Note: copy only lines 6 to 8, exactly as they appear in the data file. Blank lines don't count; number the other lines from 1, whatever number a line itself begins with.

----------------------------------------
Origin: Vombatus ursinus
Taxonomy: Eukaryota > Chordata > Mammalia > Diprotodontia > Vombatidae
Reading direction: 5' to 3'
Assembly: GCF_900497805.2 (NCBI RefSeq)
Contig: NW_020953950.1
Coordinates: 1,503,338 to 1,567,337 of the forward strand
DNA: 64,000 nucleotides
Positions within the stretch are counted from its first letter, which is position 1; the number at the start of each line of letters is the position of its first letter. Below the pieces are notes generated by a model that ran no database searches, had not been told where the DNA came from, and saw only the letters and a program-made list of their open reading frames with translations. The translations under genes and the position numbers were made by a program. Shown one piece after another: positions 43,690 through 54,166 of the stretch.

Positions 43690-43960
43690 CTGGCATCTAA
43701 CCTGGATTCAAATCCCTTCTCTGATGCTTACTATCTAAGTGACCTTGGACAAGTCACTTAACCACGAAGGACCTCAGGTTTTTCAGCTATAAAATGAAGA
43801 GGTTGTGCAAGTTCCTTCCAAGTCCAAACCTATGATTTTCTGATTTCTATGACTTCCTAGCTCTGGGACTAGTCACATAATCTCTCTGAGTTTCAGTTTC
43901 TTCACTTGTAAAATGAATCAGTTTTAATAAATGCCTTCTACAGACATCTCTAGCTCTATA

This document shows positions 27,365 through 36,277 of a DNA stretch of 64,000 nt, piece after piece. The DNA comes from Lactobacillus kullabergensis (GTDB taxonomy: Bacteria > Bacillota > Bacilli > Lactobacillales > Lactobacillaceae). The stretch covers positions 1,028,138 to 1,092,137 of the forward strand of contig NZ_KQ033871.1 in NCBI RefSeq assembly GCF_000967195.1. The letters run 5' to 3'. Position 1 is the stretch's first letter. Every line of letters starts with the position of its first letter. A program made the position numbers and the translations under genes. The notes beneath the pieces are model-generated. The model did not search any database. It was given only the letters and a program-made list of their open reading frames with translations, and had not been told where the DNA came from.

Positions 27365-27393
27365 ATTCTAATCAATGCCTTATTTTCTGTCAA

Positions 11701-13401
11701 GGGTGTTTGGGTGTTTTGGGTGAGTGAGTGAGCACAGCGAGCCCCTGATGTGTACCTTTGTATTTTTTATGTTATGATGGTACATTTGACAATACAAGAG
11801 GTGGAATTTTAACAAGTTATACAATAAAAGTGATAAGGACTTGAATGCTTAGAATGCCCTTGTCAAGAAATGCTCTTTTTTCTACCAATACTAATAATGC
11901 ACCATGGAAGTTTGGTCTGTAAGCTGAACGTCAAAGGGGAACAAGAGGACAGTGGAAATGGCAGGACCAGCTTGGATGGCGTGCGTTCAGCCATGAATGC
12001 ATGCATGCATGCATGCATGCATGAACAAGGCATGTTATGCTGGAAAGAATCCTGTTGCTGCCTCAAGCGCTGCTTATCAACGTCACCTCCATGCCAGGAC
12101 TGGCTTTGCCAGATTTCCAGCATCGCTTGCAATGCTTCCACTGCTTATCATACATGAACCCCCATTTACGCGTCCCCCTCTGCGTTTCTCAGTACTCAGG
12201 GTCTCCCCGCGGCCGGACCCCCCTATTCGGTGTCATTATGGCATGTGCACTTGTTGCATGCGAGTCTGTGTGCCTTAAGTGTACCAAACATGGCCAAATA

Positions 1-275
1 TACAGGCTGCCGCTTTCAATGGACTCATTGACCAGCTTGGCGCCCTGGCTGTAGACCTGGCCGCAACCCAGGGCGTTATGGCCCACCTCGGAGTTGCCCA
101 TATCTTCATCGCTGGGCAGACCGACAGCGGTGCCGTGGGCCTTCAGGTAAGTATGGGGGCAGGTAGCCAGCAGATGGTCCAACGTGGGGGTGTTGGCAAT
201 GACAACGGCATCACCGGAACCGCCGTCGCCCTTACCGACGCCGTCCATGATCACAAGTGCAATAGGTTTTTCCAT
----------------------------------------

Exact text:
Coordinates: 1,503,338 to 1,567,337 of the forward strand
DNA: 64,000 nucleotides
Positions within the stretch are counted from its first letter, which is position 1; the number at the start of each line of letters is the position of its first letter. Below the pieces are notes generated by a model that ran no database searches, had not been told where the DNA came from, and saw only the letters and a program-made list of their open reading frames with translations. The translations under genes and the position numbers were made by a program. Shown one piece after another: positions 43,690 through 54,166 of the stretch.